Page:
Children in Pakistan continue to die in large numbers, mostly from preventable causes and at a much higher rate than in our neighbouring countries. According to an evaluation report of the Ministry of Planning and Development and Technical Resource Facility (TRF), 78 infants die out of every 1,000 live births before they reach their first birthday. A 2012 WHO Report, shows the same rate for Kenya, India and Bangladesh, which is respectively at 55, 48 and 38. Death rates for children dying before the age of five are also higher in Pakistan (87 per 1,000 live births) than in India (63) and Bangladesh (48). These numbers do not look so frightening until we translate them in actual numbers. For instance, of the almost 5.3 million births in Pakistan (mid-2006), nearly half a million died in that year, and almost another half a million children died under the age of five. Most of the deaths, roughly 100 children every hour, in Pakistan, were preventable. Although people are told that these children die a natural death, the fact is that the unpreventable deaths could not be more than 2-3 per thousand live births, as is the case in some developed countries, such as Germany, Finland and Czech Republic. Add to these deaths, people dying from other preventable causes such as communicable diseases, traffic accidents and chronic illnesses such as tuberculosis, diabetes, cardio-vascular and gastro-enteric diseases, etc the numbers become astronomical. For example, in one year, in the hospitals of Punjab, there were over two million children under the age of five treated and almost the same number of older persons, suffering from diarrhoea/dysentery, 1.3 million for dental caries, almost one million from traffic accidents, 831 thousand for suspected malaria, 522 thousand for suspected TB, almost 2 million for hepatitis, 267 thousand for typhoid fever and 47 thousand for STDs. These patients suffered from causes that were preventable, had they or their guardians, adequate knowledge and motivation to take proper action.Of course, many people die because they cannot access timely help; medical facilities are ill equipped, ill staffed and lack medicines. But they also die because of a lack of knowledge and awareness of how to prevent getting sick and what to do if they do fall ill. In addition, illiteracy and lack of information on health matters, for ages, have ingrained taboos and misperceptions about the causes of illnesses and treatment. Nutrition is another huge area where people have a lot to learn. But who should teach them? The burden of disease hurts individuals, their families and, ultimately, the society. Recent case of the epidemic of Dengue fever that caused hundreds of fatalities in Sindh and Punjab in 2011, showed beyond doubt that such a disaster can have even political ramifications. Some pandemics such as polio have international repercussions. Pakistan, unfortunately, cannot free itself from the onslaught of epidemics that keep coming like waves, one after the other. While we are still struggling to eradicate polio, outbreaks of measles have been reported. Then there are endemic communicable diseases that are afflicting millions, such as Hepatitis B and C, tuberculosis, HIV/AIDS, malaria, typhoid, and so on.The well known saying, “prevention is better than cure”, is oft repeated, but hardly practiced in Pakistan. Preventive healthcare has not been a priority of our governments. It is said that “cleanliness is next to Godliness” or “cleanliness is half of Iman” and still even basic health and hygiene practices such as sanitation, clean water supply, safe and hygienic disposal of wastewater and garbage, are tasks that communities leave to committees, municipalities and corporations that are ill equipped or simply unable to cope with them. Governments have consistently kept expenditures on health very low, lately, to about less than 0.8 percent of the GDP. The country of 180 million people cannot ignore for too long the fact that its public sector cannot cope with the enormous disease burden with the limited manpower, ill equipped and understaffed facilities, and expensive medicines. Politicians rely too much on people’s ignorance, fatalism and apathy. Healthcare in the private sector has the good, the bad and the ugly. There are private practitioners, private hospitals and clinics, qualified hakims, pharmacists, homeopaths and herbalists as well as spiritual healers, fake medicine men, and even untrained barbers and traditional midwives providing services at affordable to unaffordable costs. Since rules and regulations governing dispensing of drugs that are not enforced, self-treatment is common place. The drug industry has black sheep that sell ineffective and even harmful substances disguised as medicines.The near absence of accurate, relevant and understandable knowledge of the germ theory of disease, modes of transmission of communicable and infectious diseases, basic knowledge of balanced diet and nutrition, exercise, and necessity of proper sanitation and hygiene have created a knowledge vacuum in the society, which is inevitably being filled by quackery, outright exploitation of the population through misinformation, fake and unproven products and advice. Our school system has conveniently ignored adding health education in the curricula.Awareness is the first step towards maintenance of good health. Well aware persons can identify the benefits of a balanced and nutritious diet, and of exercise, and what precautions to take to ward of communicable diseases, and even the non-communicable chronic diseases. Only well informed and knowledgeable consumers can recognise the strengths and weaknesses of various health systems and providers, protect themselves from communicable diseases and fake healers, take preventive precautions, and seek proper care in timely fashion when they need it. A well aware population ultimately is an asset for the state. Because such population does not fall sick often, and does not become a burden on the state’s medical infrastructure. Even older people can stay healthy, avoid chronic non-communicable diseases, by simple practices and routines, on their own. Research has shown that by proper diet and exercise, even diseases like hypertension and diabetes, can be controlled.  The truth is that small investment in health promotion can go a long way in saving lives and mega billions in healthcare for the state. Unfortunately, in 65 years of Pakistan’s existence, we have neither well trained and well equipped health educators in the public sector, nor have we built institutions where men and women could seek appropriate and adequate professional training for health education at the master’s and doctoral levels. To quote Dr Sania Nishtar, Pakistan’s foremost advocate and authority on public health: “As opposed to prevention, health promotion has never been a priority area in public health in Pakistan.” Indeed, lack of awareness of prevention of disease is killing the people of Pakistan. Lack of scientific and evidence based knowledge on health matters that health education could provide, is adding to the disease burden in society and causing untold misery through preventable deaths and disability. This is another reason that Pakistan is failing to meet its health-related MDGs. There is no way that Pakistan can meet MDGs 4 and 5 that pertain to maternal and child health by 2015. According to WHO estimates, almost nine million Pakistanis have Hepatitis C virus that can lead to liver diseases, even cancer and death. If people are made aware of how Hepatitis C virus is transmitted, they can prevent its further spread. This is true for all infectious and communicable disease. Pakistan largely relies on the mass media and hearsay for medical information and advice. However, a cursory look at the talk shows on television leaves the audience with more questions than answers. Rarely, health experts use audio-visual aids to explain how diseases spread and develop in body. TV channels do not have production cells dedicated to health information. It is usually a low-cost production that fills a time slot, with no focus on the outcome, follow-up or impact. The print media’s role is no less ineffective. Some print publications are replete with advertisement of medicines and treatments for ailments that apparently have no simple or any type of cures. The NGOs role in health education appears to be limited and mostly limited to donor-funded issue-specific projects. The purpose of health education is to create awareness, change attitudes and behaviour positively towards health. In Pakistan, health education has rarely gone beyond the awareness stage and, even so, it is scant and limited to the extent delivered through the mass media. Most health education efforts are limited to either epidemic crisis situations or donor-funded projects. The scope of public health should not be limited to the communicable diseases, but extended to all preventable causes of deaths and disability, including deaths caused by traffic accidents, fires, food poisoning, electrocution, snake bites, rabies, and similar incidents, every year. Most, if not all, of these incidents can be prevented or largely minimised through strict enforcement of laws and regulations together with voluntary action of well informed individuals.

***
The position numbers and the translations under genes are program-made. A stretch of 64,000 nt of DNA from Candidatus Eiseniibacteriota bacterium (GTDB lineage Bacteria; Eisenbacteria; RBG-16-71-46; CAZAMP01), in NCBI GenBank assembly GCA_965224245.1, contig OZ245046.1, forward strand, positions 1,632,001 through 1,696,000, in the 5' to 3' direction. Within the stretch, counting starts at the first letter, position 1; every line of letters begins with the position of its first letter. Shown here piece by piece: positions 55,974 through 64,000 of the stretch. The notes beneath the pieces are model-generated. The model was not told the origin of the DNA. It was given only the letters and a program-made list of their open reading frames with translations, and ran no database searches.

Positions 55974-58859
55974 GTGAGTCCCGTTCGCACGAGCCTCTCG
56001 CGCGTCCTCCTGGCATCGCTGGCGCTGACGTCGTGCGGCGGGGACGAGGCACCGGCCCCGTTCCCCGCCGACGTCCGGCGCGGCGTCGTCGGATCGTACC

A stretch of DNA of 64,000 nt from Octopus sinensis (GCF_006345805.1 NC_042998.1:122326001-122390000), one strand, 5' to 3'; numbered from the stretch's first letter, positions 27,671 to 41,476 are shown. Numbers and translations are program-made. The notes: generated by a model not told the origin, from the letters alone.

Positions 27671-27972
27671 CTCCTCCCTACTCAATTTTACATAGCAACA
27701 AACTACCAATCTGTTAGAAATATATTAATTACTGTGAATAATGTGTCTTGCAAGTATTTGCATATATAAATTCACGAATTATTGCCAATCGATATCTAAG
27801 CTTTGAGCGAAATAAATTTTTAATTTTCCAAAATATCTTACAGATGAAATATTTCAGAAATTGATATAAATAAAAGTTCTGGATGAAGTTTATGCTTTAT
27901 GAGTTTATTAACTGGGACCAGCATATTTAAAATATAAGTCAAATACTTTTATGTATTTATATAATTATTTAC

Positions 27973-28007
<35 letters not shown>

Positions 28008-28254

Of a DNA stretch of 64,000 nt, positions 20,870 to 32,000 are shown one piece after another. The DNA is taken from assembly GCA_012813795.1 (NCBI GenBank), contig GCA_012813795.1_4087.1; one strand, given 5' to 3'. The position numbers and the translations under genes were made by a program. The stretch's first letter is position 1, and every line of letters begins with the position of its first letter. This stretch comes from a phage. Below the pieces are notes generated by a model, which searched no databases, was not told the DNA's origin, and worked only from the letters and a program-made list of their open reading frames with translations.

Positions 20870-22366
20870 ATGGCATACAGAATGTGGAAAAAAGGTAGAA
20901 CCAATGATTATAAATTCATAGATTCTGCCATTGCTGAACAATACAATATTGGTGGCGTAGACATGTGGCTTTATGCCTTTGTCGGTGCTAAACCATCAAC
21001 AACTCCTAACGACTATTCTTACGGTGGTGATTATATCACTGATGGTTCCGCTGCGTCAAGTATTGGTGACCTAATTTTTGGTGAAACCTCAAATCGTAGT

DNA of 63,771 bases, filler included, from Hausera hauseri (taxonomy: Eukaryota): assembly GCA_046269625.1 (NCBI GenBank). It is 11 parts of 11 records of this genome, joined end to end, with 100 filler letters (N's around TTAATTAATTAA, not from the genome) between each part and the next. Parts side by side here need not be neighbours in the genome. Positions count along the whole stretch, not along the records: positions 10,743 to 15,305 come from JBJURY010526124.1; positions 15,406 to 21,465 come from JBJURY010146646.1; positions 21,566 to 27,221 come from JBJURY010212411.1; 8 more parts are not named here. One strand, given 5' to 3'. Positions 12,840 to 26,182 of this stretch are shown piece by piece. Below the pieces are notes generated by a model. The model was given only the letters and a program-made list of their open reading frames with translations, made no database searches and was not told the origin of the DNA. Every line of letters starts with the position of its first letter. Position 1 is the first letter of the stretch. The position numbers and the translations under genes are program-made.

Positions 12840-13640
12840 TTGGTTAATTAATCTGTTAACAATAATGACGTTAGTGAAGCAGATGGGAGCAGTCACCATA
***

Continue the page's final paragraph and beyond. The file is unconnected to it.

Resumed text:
The writer is a former UN health communication consultant.